When I decided to go to Chitral, and from there to Kalash, I was given conflicting travelling times, and was told that the total duration of the journey from Islamabad to Chitral could be anywhere between fourteen to twenty hours. This great discrepancy perturbed me, and caused me to suspect the honesty of my tour guide, who had provided me with the most optimistic estimate. After the long journey there and back however, I do not blame him or any of the others that gave me varying accounts of the time travelled. With the Lowari Top, the road to Chitral can be very unpredictable.
The journey to Chitral is smooth sailing all the way to the Lowari Pass, which consists of the Lowari Top, a mountain pass at a height of 3118 metres above sea level. The height alone does not seem daunting. Indeed, the other roads that lead to Chitral, through Shandur or parts of Afghanistan are at a much higher altitude. But travel towards Chitral once through this pass, and you will know what I am talking about. A pass that leads to the deaths of roughly eleven people a year is not something to trifle with. A pass that is not traversable by vehicles in the winter, and can lead to the death of even those on foot because of the frequent avalanches in the snow season is no laughing matter. Over 240 kilometres of a steep and narrow dirt track after Dir, crowded with overfilled trucks carrying supplies that Chitral and the outlying villages could not survive without. At points, there are sharp turns that have large streams of glacier water running from end to end.
The most fearsome aspect of this pass however, is when two vehicles meet, coming from opposite ends. This is not a two-lane road. Anyone travelling through this pass will be a frequent witness to drivers reversing and attempting to inch past each other, hoping all the while that the wheels stay on the road and do not slip off at any of the many hair-pin turns that are littered across the road. Obviously inordinate delays and traffic jams are part and parcel of the whole experience. I spent two hours with the van unmoving because a truck driver had turned his tyre an inch in the wrong direction in a glacier stream that led to a wheel being wedged at an awkward angle. Two hours later, with over twelve man pushing and shoving the truck, with another truck also pushing in order to speed up the process, we were finally on our way. At points, one looks out their window towards the ground and can see parts of the tyre hanging off the side of the road, with the vehicle only staying upright because of the weight distribution within. Obviously, driving at high speeds is not an option at all. The average speed on the pass varies anywhere from ten to forty kilometres at best.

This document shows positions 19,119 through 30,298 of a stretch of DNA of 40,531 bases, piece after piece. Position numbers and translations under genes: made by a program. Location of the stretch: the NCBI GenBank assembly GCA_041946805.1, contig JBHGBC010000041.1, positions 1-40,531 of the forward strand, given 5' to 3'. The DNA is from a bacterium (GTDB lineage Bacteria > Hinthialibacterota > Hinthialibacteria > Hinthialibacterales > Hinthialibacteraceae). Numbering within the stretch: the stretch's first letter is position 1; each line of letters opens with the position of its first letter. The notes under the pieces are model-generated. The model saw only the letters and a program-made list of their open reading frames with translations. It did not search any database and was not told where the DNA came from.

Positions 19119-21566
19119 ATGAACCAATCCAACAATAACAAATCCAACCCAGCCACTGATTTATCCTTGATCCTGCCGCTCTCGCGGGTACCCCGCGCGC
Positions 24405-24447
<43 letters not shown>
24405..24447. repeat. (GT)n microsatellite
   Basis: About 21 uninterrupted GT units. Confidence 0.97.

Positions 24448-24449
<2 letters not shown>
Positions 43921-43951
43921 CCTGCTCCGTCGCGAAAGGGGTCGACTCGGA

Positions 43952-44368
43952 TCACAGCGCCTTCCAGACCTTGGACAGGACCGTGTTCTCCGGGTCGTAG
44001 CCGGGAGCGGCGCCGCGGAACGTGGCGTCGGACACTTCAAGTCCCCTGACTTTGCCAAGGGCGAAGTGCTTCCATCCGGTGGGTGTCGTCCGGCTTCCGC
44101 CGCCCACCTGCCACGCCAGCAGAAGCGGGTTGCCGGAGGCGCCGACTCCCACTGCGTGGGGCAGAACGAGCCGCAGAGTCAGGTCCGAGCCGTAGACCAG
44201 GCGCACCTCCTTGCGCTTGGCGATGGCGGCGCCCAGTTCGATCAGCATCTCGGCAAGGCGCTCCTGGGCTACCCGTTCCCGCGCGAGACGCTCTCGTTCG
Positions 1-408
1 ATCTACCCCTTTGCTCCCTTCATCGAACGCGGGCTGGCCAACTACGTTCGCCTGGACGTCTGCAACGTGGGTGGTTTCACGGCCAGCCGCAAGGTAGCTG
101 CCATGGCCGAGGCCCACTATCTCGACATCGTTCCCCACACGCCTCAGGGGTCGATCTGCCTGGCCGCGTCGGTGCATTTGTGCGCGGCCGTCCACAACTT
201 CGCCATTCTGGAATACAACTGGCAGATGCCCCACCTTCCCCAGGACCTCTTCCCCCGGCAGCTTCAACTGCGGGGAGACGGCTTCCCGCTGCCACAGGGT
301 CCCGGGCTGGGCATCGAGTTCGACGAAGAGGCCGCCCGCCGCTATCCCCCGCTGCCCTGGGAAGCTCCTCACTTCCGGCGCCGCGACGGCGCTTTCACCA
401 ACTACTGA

The alternative to this dangerous road, is the Lowari Tunnel, an 8.5km stretch beneath the mountain that allows you to circumvent the top altogether. Successive governments since 1975 have been claiming that this is their brainchild, but real work started on the project in 2005, under Musharraf. The current government has set itself the target of the end of 2016 to finish the tunnel, and if it does, the lives of the Chitrali people will benefit greatly as a result of being able to gain access to the rest of the country even during winter. This stated claim however, might not be all it has been trumped up to be. Just last month, the Lowari Tunnel reopened after nearly a month and a half due to snowfall blocking the end of the tunnel. Does the government have a permanent solution for this in mind?
Nineteen hours (or more) of sitting in a cramped van is not for the faint-hearted. But driving is the most feasible and practical way to get to one’s destination in this case. For the average Pakistani, flying to Chitral is not really an option, nor is it practically possible to orchestrate for even the residents that can afford it, if the frequent cancellations due to poor weather are taken into consideration. The beauty of this pass however, can often help in taking the edge off a person, with the threat to one’s life taking the back seat amongst the vast mountains and endless valleys that can been seen everywhere. The sheer joy one feels when looking upon such gorgeous peaks, valleys peppered with glaciers is truly indescribable. One realises their own infinitesimal size compared to the surroundings, and humanity’s feeble attempts to conquer nature seem laughable. The box of metal we travelled in felt like a death trap, but all the while I could not help smiling, because I knew I had made the right decision in choosing to traverse this long road.
The writer is a member of staff.